The Northern VA Police Blackout

Law enforcement agencies in Northern Virginia say you have no right to know what they’re doing

Radley Balko

Last November along the roadside of Richmond Highway, a major thoroughfare in Fairfax County, Virginia, a police officer shot and killed David Masters, an unarmed motorist, as he sat in the driver’s seat of his car. Masters, who was bipolar, was wanted for allegedly stealing some flowers from a planter. He had been given a ticket the day before for running a red light and then evading the police officer, though in a slow and not particularly dangerous manner.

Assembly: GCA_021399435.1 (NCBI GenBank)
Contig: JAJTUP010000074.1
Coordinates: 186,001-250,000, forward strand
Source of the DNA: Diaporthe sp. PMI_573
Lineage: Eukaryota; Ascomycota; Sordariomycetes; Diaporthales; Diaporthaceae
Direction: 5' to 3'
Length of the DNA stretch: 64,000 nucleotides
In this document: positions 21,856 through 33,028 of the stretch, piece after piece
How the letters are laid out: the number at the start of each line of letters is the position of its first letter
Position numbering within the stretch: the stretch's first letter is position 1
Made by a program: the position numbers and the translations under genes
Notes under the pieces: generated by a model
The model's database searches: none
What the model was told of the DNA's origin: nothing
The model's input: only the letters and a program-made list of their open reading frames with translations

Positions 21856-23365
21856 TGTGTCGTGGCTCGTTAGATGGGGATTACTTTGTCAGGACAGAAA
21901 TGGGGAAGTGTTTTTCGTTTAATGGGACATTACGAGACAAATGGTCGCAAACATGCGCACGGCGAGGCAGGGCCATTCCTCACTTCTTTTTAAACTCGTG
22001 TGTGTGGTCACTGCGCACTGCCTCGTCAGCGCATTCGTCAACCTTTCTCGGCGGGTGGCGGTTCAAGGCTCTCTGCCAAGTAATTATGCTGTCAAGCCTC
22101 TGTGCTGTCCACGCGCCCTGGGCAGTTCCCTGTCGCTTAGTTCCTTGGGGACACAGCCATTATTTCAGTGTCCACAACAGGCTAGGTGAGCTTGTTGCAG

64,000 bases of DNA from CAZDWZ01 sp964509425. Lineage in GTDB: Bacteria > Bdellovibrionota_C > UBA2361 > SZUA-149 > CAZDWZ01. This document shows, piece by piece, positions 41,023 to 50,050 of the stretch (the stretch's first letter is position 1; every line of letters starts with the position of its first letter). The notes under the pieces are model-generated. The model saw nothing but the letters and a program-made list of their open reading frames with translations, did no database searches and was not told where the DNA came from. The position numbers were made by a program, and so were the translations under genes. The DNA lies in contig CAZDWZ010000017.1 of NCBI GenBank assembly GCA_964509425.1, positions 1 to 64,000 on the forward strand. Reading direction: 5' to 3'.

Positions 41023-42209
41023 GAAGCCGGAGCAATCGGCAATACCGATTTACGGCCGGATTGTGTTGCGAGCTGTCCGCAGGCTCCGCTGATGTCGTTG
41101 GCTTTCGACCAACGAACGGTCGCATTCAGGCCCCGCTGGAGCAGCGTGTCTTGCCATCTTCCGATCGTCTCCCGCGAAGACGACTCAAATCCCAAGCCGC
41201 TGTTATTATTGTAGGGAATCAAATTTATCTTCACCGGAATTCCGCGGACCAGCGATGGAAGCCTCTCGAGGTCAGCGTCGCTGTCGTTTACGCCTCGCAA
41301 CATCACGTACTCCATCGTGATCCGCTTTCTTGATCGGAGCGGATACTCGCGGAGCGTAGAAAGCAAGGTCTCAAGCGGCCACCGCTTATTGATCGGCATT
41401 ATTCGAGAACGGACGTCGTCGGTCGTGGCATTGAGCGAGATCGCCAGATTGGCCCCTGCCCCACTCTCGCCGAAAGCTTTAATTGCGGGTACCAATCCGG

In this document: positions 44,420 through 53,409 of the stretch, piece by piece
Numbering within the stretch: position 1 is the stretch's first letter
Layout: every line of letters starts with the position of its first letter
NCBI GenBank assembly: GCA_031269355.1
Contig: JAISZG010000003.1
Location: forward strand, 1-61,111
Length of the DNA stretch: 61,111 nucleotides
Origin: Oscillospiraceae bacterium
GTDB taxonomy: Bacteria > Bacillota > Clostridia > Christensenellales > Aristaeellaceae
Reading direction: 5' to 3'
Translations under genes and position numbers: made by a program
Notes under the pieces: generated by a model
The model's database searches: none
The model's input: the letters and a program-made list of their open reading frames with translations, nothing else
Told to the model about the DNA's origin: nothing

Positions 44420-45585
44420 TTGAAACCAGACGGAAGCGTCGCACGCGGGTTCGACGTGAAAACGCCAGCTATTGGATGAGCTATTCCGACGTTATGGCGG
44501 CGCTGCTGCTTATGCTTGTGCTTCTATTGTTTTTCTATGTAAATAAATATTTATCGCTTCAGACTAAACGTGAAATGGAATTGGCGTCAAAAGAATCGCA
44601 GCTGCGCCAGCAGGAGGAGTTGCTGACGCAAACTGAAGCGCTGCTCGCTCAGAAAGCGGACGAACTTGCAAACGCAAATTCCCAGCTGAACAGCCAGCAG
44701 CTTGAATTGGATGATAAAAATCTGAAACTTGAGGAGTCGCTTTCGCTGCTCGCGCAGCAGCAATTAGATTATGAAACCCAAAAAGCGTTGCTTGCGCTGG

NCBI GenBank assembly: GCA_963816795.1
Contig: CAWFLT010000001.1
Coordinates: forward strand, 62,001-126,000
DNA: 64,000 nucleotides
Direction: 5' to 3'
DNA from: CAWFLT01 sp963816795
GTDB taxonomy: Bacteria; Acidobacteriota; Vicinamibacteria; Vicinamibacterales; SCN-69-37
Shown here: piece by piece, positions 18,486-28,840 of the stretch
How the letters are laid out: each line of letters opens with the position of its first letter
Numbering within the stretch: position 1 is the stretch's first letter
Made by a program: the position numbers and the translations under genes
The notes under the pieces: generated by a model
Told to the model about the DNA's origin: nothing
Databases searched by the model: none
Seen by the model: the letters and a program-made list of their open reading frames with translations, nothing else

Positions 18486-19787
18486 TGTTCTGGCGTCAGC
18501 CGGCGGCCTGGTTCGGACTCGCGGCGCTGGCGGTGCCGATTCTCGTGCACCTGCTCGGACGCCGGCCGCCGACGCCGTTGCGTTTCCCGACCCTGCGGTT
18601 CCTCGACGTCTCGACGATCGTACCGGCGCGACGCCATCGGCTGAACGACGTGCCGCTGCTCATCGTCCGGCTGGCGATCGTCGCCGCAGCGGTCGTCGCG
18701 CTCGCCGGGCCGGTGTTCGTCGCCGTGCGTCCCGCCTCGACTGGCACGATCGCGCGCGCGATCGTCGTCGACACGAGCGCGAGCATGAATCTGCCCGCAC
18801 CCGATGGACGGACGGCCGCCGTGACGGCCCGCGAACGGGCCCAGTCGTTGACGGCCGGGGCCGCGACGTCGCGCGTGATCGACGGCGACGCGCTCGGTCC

In January of this year, Fairfax County Commonwealth’s Attorney Raymond Morrogh announced through a press release that he would not be filing any charges against the officer who shot Masters. The shooting, Morrogh found, was justified due to a “furtive gesture” by Masters that suggested he had a weapon. The only eyewitness to the furtive gesture was the police officer who pulled the trigger.

There exists dash-cam video of Masters’ shooting. There are also police interviews of other witnesses, and the police report itself. But the public and the press are as unlikely to see any of those as they are to learn the officer’s name. That’s because the Fairfax County Police Department—along with the neighboring municipal police departments of Arlington and Alexandria—are among the most secretive, least transparent law enforcement agencies in the country. And local political leaders don’t seem particularly concerned about it.

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